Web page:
Such policies have been controversial. Some argue that government is not good at picking winners. Some argue that it makes no difference whether a country produces potato chips or computer chips.
Both perspectives are misguided. The purpose of such policies is to address well-known limitations in markets — for example, the important learning externalities, as skills relevant to one industry benefit nearby industries.
The goal of industrial policies is to identify these spillovers, and governments have done a very credible job in this respect.
In the US, the government promoted agriculture in the 19th century; supported the first telegraph line (between Baltimore and Washington, demonstrated in 1844) and the first transcontinental line, thereby launching the telecommunications revolution; and then nurtured the Internet revolution. Inevitably, government — through its infrastructure, laws and regulations (including taxation) and education system — shapes the economy.
For example, the US’ tax and bankruptcy laws, combined with deregulation policies, effectively encouraged the creation of a hypertrophied financial sector.
With resources so scarce, developing countries cannot afford the luxury of such waste. They have to think carefully about the future direction of their economies — about their dynamic comparative advantages.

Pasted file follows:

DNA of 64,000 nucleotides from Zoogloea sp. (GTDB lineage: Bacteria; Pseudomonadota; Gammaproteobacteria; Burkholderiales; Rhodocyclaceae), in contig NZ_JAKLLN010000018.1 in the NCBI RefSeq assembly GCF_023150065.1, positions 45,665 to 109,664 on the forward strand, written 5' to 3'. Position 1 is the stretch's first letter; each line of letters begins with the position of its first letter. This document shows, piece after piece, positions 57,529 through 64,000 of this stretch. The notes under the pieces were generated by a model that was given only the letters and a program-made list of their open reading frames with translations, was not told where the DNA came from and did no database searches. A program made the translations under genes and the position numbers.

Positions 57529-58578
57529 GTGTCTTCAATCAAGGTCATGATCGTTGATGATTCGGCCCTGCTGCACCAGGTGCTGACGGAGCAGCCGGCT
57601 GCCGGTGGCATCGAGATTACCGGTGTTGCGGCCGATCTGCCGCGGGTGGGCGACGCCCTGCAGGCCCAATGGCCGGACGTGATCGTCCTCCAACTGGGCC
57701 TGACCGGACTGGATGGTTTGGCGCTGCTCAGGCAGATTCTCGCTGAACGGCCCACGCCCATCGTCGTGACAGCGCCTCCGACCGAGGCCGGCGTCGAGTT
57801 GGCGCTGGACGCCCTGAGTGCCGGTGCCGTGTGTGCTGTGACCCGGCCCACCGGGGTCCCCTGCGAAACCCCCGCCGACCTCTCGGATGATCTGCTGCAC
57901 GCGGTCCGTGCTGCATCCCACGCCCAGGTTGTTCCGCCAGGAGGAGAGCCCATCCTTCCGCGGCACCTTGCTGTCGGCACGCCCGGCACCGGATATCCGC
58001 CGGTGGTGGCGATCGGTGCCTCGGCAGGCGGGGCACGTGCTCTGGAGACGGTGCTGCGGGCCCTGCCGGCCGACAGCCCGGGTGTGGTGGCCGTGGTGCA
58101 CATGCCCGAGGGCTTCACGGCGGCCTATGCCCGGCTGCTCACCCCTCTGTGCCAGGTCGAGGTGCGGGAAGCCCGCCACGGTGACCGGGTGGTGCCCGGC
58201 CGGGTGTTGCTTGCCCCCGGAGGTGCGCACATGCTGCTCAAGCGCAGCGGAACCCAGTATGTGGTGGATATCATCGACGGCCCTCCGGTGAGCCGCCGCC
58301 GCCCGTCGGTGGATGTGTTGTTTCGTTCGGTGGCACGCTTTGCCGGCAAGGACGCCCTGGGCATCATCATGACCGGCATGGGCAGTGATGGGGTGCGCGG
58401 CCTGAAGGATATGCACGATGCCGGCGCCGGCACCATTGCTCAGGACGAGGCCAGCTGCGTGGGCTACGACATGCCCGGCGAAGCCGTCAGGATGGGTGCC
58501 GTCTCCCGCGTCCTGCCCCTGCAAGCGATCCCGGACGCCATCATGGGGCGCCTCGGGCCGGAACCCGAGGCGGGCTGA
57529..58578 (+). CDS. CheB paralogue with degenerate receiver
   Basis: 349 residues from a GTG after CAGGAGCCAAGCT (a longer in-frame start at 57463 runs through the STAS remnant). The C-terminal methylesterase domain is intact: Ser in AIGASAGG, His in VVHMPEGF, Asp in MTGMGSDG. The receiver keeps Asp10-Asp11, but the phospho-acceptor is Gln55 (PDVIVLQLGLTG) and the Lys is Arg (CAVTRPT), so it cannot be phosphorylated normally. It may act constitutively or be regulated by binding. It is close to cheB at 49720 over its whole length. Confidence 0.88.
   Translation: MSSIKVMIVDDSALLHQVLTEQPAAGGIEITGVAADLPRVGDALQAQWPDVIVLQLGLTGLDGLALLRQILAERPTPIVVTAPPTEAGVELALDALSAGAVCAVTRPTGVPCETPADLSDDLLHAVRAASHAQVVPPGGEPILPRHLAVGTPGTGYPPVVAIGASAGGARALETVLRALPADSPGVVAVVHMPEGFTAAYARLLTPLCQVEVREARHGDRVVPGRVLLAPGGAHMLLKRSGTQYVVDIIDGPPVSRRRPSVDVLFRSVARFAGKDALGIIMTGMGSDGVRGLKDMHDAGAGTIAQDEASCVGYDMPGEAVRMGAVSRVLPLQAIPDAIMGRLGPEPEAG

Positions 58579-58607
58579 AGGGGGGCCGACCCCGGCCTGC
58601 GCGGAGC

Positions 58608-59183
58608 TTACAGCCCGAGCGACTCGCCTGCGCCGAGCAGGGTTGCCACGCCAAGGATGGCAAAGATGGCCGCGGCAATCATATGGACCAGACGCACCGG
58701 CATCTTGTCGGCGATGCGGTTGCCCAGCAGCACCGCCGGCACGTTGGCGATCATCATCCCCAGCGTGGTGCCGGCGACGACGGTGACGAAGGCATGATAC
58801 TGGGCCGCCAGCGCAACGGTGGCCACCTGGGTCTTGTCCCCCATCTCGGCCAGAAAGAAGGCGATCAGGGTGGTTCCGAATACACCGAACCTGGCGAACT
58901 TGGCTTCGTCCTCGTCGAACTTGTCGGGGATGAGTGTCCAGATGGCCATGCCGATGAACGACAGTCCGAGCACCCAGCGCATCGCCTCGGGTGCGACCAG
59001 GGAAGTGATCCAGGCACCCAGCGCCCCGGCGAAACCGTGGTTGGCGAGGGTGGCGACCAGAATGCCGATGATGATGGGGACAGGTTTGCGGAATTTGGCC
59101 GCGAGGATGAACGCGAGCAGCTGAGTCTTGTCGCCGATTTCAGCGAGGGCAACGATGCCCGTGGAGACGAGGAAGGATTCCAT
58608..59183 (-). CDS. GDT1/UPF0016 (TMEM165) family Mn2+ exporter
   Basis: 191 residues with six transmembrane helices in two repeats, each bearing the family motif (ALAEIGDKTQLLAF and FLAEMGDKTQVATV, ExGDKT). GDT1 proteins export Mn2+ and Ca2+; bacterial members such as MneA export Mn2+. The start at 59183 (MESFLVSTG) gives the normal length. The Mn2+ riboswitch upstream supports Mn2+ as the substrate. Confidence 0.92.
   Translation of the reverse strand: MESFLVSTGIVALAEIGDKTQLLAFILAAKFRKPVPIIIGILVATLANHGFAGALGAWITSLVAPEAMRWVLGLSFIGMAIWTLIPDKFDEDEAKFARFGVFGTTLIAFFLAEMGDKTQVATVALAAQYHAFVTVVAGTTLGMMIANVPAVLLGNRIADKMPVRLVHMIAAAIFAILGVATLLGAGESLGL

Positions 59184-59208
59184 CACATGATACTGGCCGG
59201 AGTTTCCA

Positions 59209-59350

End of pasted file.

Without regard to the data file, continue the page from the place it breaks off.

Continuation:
The world’s most successful developing countries — those in East Asia — did just this, and among the lessons to be shared are those concerning how they conducted industrial policies at a time when their governments lacked the sophistication and depth of talent that they have today.
Weaknesses in governance may affect the instruments of industrial policy, but not its use.
Japan has other lessons to teach as well. Key elements of its development strategy — including its stress on education, equality, and land reform — are even more important today in Africa.
The world has changed markedly since East Asia began its remarkable developmental transition more than a half-century ago; and differences in history, institutions and circumstances mean that policies must be adapted to local conditions.
However, what is clear is that Japan and other East Asian countries followed a markedly different course from that recommended by the neo-liberal “Washington Consensus.” Their policies worked; all too often, those of the Washington Consensus failed miserably. African countries will benefit from reflecting on these successes and failures, and on what they mean for their own development strategies.
Joseph Stiglitz, a Nobel laureate in economics, is University Professor at Columbia University.
Copyright: Project Syndicate